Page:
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As I gear up for Donald Trump’s inauguration next week, I’m flashing back to the morning after Election Day. My rage, sadness, and apprehension blurred together into an emotional tidal wave.
I wanted to cry, but instead I reached for a tube of liquid eyeliner.
This was unusual for me. I came out as transgender at 14 and until very recently I’ve been terrified of not passing as male. I used to bind my chest so tightly it hurt my ribs. I wore layers of clothing to disguise my body shape and shoes with huge lifts hidden in them to make me look taller. I avoided makeup and ‘girly’ outfits even if I thought they looked nice. And I laughed when my straight cis friends made sexist or transphobic jokes.
I believed that being totally stealth and assimilating into masculinity would allow me to lead a normal and happy life. But all it did was force me to keep hiding. I was holding myself to a standard I didn’t actually believe in. Coloring within lines that don’t exist.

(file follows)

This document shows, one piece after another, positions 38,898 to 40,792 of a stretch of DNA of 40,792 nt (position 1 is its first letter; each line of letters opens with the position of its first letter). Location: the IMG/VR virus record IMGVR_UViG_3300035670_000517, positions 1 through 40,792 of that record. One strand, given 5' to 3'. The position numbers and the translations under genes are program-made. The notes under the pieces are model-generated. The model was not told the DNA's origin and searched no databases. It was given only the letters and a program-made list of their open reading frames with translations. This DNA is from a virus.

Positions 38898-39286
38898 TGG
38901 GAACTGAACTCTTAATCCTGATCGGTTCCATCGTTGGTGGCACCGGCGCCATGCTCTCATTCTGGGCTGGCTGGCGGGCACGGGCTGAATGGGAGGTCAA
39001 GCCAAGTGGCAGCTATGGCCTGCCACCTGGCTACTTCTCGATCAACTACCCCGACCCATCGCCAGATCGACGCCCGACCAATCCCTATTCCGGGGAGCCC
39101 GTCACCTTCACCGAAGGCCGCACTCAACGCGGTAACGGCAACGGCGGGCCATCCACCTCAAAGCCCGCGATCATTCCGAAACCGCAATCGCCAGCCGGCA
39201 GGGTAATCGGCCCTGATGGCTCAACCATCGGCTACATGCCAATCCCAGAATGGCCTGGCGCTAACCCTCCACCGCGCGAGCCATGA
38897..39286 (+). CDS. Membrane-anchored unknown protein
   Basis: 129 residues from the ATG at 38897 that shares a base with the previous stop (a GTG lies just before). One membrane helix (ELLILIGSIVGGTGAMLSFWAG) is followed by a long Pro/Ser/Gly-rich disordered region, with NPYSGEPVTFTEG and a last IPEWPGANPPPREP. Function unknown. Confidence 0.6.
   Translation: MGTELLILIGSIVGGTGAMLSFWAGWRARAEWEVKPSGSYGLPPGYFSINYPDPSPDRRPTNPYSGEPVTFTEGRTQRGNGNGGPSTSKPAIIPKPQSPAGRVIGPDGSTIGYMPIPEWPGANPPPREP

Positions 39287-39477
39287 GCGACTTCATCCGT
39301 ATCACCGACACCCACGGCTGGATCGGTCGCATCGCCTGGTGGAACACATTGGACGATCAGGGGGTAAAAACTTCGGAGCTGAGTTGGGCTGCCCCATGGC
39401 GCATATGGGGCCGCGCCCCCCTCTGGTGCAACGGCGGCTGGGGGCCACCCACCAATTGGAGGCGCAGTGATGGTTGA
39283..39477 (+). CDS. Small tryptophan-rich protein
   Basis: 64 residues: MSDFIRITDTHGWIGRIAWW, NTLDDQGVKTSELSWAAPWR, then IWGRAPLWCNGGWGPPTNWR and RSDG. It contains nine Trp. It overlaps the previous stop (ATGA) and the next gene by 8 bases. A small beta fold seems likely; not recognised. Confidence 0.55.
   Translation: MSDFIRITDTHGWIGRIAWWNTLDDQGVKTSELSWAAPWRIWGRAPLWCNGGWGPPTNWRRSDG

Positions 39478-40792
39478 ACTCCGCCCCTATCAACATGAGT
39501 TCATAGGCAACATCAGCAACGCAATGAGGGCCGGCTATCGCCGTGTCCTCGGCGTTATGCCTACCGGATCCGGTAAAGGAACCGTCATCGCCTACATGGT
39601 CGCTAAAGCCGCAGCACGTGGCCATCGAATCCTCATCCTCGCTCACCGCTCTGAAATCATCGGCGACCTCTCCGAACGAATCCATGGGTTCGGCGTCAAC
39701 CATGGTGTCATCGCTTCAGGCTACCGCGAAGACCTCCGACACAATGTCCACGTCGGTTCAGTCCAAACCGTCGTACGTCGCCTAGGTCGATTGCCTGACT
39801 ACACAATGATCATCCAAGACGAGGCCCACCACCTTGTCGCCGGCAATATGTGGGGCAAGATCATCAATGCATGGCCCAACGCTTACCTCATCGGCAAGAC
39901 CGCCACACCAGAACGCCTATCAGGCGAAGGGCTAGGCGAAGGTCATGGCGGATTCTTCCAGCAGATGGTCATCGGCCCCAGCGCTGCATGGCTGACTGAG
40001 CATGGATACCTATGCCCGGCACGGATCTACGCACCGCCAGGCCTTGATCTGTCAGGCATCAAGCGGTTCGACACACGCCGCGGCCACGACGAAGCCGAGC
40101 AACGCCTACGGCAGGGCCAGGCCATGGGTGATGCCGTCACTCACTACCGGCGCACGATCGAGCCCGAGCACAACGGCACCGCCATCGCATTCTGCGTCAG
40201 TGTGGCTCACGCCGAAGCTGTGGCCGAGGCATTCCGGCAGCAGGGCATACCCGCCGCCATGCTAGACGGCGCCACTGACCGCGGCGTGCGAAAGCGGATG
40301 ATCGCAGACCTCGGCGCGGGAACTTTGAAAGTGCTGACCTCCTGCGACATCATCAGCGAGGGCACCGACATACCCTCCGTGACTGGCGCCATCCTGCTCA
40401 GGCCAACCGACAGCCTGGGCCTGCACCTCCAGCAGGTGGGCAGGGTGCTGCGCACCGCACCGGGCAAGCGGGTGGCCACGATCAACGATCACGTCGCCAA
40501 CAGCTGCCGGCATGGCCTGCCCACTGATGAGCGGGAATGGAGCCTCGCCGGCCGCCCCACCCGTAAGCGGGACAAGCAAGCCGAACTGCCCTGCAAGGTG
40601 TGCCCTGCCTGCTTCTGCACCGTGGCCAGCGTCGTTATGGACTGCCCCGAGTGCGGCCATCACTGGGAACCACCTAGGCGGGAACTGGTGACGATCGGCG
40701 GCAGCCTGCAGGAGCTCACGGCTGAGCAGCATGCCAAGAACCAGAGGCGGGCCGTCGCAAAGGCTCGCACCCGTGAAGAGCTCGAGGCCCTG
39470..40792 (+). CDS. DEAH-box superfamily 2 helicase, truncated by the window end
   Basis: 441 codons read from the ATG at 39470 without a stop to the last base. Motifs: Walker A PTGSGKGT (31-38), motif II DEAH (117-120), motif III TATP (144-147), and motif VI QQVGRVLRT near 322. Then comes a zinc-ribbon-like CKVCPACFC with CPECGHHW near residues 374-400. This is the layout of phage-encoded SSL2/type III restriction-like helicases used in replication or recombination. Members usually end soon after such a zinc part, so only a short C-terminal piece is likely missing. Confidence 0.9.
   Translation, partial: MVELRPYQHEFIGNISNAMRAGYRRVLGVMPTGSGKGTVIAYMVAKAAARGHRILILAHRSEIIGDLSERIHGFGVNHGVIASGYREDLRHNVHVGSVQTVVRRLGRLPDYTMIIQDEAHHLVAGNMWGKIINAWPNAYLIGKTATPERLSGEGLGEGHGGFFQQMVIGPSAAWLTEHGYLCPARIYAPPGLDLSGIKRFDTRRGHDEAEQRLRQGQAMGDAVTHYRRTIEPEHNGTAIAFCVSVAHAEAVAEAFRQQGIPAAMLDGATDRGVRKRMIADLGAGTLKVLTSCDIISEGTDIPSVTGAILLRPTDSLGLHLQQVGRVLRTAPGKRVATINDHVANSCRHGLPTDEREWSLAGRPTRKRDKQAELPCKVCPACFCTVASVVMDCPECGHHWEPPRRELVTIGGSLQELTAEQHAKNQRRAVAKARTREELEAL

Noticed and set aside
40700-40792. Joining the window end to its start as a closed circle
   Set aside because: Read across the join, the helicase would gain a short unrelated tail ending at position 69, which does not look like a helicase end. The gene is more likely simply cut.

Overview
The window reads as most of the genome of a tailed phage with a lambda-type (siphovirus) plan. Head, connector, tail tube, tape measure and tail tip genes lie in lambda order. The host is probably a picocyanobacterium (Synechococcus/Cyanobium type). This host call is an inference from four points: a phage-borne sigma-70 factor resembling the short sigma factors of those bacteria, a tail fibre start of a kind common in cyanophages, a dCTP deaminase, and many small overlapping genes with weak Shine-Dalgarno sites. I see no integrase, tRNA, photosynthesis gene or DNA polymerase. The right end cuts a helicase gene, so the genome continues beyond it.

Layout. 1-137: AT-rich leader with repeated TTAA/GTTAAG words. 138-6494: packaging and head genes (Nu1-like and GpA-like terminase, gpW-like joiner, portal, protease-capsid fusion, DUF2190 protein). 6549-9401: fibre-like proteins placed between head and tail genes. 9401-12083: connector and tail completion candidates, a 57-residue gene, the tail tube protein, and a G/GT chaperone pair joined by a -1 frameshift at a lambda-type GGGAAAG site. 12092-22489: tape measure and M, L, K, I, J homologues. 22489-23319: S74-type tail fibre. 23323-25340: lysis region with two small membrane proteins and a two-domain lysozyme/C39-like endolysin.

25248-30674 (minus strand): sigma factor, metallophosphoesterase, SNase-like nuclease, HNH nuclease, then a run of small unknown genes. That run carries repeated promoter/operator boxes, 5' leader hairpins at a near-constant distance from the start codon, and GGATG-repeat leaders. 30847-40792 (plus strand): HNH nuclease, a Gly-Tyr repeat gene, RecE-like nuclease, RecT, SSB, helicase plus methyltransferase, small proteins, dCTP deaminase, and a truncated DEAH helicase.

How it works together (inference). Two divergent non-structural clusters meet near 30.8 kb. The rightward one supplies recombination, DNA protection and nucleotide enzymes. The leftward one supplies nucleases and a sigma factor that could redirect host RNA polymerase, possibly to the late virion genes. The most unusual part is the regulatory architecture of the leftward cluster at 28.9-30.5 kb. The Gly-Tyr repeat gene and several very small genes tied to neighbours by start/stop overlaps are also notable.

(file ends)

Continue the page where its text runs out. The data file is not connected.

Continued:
Makeup usually made me feel uncomfortable. But the morning after Donald Trump won the election, I stared at the black war paint around my eyes and I felt strong, defiant, and free.
Being stealth kept me safe. But now I want my queerness to be seen, or else discrimination will go unseen. I don’t care if my nonbinary identity isn’t “normal” enough for people to easily understand. “Normal” in our society is misogyny and queerphobia; the election just made that more apparent than ever.
This year, the Republican Party’s official platform took some of the most anti-LGBTQ positions in its history. The platform represents the agenda of the party that now controls the House, Senate, and the White House.
I can’t predict exactly what the Trump presidency has in store for me. But on the morning of his inauguration, I’ll be preparing for battle–and eyeliner is just the beginning.